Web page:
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Do Cell Phones Kill 1,000 People a Year?

In June 2003, the Bush administration nixed a report on the dangers of gabbing while driving. Six months later, a Michigan 12-year-old became another statistic.

| Fri Oct. 31, 2008 2:00 AM EDT

In the past, NHTSA has acted on safety issues that result in far fewer fatalities than cell phones; in 2001, for instance, it required automakers to install vehicle trunk latches to prevent people from being trapped inside. But targeting cell phones would have kindled a political firestorm, inviting angry attacks from the wireless industry and its congressional allies. At the time, the industry was hauling in more than $87 billion in wireless service revenues—a figure that soared to $139 billion in 2007—thanks in part to subscribers using about 40 percent of their minutes while driving, according to some estimates. Then, as now, the industry argued that drivers face all manner of distractions, from eating to shushing noisy kids. It would be unfair to single out cell phones.

There is no evidence that wireless companies interfered directly to crush NHTSA's initiative, but the industry has nonetheless ensured itself plenty of clout in the corridors of power. Since 2000, the main trade group, known as CTIA, has spent $35 million lobbying Congress, and $2.4 million more donating to federal candidates and parties, according to data from the Center for Responsive Politics. Individual companies such as AT&T and Verizon have spent many millions more.

John Flaherty, Secretary Mineta's chief of staff at the time, told me he opposed NHTSA's warning to the governors because the agency didn't have enough evidence to fend off attacks from the industry and Congress. "I said the letter shouldn't go out at that point because we need to be more data driven on this," he said. (For his part, Mineta told me he'd never seen the letter.)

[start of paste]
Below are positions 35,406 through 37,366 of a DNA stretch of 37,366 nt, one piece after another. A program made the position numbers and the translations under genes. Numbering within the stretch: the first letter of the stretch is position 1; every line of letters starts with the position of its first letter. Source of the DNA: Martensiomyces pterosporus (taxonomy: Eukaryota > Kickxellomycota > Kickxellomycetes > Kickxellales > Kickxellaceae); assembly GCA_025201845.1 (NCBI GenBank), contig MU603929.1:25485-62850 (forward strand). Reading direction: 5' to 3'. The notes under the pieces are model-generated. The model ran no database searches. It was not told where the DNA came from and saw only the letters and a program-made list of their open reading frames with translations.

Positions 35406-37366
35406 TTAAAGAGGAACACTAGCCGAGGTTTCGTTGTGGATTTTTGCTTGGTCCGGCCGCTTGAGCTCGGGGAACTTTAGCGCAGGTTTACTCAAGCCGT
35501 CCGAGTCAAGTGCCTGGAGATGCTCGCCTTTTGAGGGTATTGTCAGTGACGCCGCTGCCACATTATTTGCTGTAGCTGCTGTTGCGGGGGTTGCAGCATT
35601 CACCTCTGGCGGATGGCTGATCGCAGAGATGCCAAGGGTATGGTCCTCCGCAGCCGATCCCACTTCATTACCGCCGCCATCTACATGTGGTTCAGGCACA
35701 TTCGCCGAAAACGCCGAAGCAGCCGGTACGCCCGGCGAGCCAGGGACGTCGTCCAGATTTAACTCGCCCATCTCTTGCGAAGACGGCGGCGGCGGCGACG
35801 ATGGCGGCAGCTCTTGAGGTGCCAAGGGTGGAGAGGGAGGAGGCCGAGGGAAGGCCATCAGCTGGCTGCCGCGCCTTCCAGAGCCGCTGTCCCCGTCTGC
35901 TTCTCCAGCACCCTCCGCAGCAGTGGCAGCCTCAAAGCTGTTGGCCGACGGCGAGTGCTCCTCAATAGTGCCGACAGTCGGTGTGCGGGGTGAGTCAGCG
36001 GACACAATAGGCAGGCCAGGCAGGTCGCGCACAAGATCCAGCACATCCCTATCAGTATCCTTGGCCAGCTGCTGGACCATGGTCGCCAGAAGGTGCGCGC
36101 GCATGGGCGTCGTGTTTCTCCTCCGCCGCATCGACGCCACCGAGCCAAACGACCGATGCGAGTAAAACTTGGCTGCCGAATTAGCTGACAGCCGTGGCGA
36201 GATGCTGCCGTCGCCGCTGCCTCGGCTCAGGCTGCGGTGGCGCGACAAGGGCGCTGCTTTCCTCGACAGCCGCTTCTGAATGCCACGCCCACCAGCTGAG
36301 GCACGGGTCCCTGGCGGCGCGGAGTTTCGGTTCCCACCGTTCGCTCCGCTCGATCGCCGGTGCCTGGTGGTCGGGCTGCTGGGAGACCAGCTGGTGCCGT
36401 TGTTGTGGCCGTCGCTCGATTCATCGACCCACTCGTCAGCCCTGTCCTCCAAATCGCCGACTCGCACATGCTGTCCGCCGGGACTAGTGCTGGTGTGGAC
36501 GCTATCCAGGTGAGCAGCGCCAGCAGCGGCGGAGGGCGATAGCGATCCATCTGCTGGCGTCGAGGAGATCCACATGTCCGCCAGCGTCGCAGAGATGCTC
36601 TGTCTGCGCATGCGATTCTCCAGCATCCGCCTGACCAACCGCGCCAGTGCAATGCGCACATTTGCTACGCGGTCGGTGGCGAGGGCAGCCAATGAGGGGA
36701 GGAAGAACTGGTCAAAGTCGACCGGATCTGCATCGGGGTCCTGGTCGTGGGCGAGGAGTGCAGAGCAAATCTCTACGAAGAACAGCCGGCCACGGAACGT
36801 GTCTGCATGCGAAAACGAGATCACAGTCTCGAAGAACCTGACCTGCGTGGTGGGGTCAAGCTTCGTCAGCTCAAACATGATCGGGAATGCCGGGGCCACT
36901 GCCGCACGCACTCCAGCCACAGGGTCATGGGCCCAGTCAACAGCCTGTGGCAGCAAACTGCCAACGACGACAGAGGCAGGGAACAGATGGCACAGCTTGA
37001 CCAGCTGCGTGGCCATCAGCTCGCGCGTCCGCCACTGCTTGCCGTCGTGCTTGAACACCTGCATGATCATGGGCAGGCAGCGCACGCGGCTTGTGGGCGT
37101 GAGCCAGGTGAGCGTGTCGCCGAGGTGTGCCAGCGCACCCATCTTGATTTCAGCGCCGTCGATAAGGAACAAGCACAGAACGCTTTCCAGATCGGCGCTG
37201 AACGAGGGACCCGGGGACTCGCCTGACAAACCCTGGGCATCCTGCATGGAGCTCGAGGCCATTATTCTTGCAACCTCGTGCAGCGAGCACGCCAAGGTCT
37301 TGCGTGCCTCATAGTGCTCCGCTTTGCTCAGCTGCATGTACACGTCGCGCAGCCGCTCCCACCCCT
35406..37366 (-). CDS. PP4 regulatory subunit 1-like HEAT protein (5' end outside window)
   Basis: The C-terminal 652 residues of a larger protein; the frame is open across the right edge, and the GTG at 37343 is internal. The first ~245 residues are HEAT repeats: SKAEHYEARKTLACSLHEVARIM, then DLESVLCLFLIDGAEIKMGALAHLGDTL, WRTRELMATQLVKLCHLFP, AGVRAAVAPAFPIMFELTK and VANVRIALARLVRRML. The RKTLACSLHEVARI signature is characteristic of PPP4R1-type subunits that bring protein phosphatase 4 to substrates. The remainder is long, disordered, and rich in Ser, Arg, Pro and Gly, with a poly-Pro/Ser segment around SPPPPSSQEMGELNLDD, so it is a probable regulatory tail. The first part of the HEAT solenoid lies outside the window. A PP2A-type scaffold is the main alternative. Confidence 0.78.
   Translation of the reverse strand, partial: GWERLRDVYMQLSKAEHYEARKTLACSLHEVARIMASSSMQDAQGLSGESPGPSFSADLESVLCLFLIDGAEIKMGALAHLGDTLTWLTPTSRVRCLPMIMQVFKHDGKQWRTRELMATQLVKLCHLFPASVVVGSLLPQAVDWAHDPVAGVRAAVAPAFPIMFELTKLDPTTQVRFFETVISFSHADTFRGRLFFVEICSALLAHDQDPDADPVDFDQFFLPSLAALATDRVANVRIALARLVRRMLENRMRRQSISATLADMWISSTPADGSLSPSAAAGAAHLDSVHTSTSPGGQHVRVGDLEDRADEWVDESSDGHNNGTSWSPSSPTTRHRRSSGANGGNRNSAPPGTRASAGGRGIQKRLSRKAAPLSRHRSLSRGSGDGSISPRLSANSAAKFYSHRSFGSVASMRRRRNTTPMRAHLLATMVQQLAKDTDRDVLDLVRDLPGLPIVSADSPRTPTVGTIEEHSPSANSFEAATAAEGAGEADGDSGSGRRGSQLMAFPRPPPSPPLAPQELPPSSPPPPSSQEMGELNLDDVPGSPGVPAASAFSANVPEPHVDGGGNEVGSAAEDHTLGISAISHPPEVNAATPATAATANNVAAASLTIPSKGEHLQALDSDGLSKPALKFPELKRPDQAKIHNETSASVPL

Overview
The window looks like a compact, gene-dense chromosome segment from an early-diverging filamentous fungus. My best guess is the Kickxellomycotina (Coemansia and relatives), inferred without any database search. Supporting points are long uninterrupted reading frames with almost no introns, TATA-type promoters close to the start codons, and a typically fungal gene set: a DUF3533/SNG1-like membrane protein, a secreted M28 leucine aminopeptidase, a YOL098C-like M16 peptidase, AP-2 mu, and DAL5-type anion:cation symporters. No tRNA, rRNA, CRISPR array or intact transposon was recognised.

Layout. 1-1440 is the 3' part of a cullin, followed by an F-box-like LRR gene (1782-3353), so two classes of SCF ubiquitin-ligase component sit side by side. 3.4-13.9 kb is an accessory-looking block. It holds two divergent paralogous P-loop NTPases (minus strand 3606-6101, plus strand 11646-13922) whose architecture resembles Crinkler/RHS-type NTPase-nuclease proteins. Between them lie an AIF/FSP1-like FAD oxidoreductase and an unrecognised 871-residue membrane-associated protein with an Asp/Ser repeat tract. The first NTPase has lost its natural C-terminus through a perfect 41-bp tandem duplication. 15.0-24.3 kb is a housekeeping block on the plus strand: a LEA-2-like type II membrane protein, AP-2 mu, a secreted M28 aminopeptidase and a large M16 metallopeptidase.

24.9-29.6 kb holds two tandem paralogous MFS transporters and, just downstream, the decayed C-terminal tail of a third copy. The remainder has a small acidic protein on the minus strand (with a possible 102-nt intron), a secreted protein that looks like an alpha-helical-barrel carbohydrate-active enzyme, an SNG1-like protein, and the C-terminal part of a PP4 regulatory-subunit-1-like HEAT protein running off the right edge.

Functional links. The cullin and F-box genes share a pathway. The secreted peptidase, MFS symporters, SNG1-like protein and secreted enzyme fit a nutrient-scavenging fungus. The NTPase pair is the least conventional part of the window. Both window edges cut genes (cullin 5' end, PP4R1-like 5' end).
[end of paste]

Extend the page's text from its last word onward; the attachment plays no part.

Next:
During the 1990s, Flaherty briefly lobbied for CTIA on the issue of 911 calls, but he says this connection didn't color his views. "I was aware of what [industry] could do to frustrate safety legislation," he said. His basic argument, he recalled, was that "whatever we're doing, we need to be certain of this. Otherwise, we're going to get our lunch handed to us.'' Both Runge and Flaherty, now a principal with the equity firm the Carlyle Group, said they weren't lobbied by the industry.

Today, NHTSA’s policy regarding mobile phones is tucked into an obscure corner of its website. Using a cell phone, the site notes, "can pose a serious cognitive distraction and degrade driver performance," although "the data are insufficient to quantify crashes caused by cell phone use specifically."

Such language is "crafty" in light of the censored estimate of 955 deaths, remarks William H. Walsh Jr., a former high-level NHTSA official. It was merely an estimate, to be sure. (Because witnesses are rare and police agencies have different reporting standards, reliable data on cell phone wrecks do not exist.) It wasn't even the largest estimate: A study by the Harvard School of Public Health put the annual death toll from cell-related wrecks at 2,600. But coming straight from the government, the 955-death figure "would have gotten a lot of notoriety," Walsh said.

It's one thing to generally advise people not to talk on the phone, and quite another "to attach a number to it—a big number," Walsh added. "They don't put the numbers out there because the numbers make it a lot harder to explain why you haven't been more active."

NHTSA's website also features an eviscerated version of an annotated bibliography prepared by agency researchers. The original included summaries of key findings from more than 150 worldwide studies involving distractions posed by cell phones and other things. The bibliography contained no policy recommendations, and would have been a valuable resource for scientists, the public, and the press. But the summaries were removed from the Web version, reducing it to little more than a list of authors and titles. "How could you be afraid of an annotated bibliography?" asks Michael Goodman, who worked at NHTSA as a research psychologist prior to his retirement in 2005. "It is very clear that for political-economic reasons, this whole thing was put to rest."

Goodman calls the episode "an embarrassment to the agency…To have it tossed out is not only, I think, unethical, but it's also a waste of public funds."